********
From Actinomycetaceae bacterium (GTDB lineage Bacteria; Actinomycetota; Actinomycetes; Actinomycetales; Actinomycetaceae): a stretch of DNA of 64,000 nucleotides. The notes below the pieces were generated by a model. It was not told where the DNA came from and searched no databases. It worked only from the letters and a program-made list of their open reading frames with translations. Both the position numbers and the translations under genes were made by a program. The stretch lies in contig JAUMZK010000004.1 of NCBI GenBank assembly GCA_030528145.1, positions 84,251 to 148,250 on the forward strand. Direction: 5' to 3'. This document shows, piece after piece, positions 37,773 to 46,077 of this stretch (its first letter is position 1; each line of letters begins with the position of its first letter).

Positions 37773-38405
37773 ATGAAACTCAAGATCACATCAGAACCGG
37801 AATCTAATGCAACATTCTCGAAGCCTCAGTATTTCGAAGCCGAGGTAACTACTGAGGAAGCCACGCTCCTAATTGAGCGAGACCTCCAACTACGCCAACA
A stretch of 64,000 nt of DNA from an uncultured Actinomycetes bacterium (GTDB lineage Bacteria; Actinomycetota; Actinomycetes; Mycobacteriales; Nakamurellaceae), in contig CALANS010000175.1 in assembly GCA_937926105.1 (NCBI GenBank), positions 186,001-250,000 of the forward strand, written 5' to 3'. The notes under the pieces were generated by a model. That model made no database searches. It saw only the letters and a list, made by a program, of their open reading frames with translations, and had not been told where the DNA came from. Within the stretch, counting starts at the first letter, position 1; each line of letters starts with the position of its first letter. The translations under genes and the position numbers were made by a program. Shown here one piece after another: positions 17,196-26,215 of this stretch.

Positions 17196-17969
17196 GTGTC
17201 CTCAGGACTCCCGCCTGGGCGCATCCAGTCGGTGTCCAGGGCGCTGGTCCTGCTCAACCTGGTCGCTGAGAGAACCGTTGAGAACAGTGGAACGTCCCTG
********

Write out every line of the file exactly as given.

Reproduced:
From Actinomycetaceae bacterium (GTDB lineage Bacteria; Actinomycetota; Actinomycetes; Actinomycetales; Actinomycetaceae): a stretch of DNA of 64,000 nucleotides. The notes below the pieces were generated by a model. It was not told where the DNA came from and searched no databases. It worked only from the letters and a program-made list of their open reading frames with translations. Both the position numbers and the translations under genes were made by a program. The stretch lies in contig JAUMZK010000004.1 of NCBI GenBank assembly GCA_030528145.1, positions 84,251 to 148,250 on the forward strand. Direction: 5' to 3'. This document shows, piece after piece, positions 37,773 to 46,077 of this stretch (its first letter is position 1; each line of letters begins with the position of its first letter).

Positions 37773-38405
37773 ATGAAACTCAAGATCACATCAGAACCGG
37801 AATCTAATGCAACATTCTCGAAGCCTCAGTATTTCGAAGCCGAGGTAACTACTGAGGAAGCCACGCTCCTAATTGAGCGAGACCTCCAACTACGCCAACA
A stretch of 64,000 nt of DNA from an uncultured Actinomycetes bacterium (GTDB lineage Bacteria; Actinomycetota; Actinomycetes; Mycobacteriales; Nakamurellaceae), in contig CALANS010000175.1 in assembly GCA_937926105.1 (NCBI GenBank), positions 186,001-250,000 of the forward strand, written 5' to 3'. The notes under the pieces were generated by a model. That model made no database searches. It saw only the letters and a list, made by a program, of their open reading frames with translations, and had not been told where the DNA came from. Within the stretch, counting starts at the first letter, position 1; each line of letters starts with the position of its first letter. The translations under genes and the position numbers were made by a program. Shown here one piece after another: positions 17,196-26,215 of this stretch.

Positions 17196-17969
17196 GTGTC
17201 CTCAGGACTCCCGCCTGGGCGCATCCAGTCGGTGTCCAGGGCGCTGGTCCTGCTCAACCTGGTCGCTGAGAGAACCGTTGAGAACAGTGGAACGTCCCTG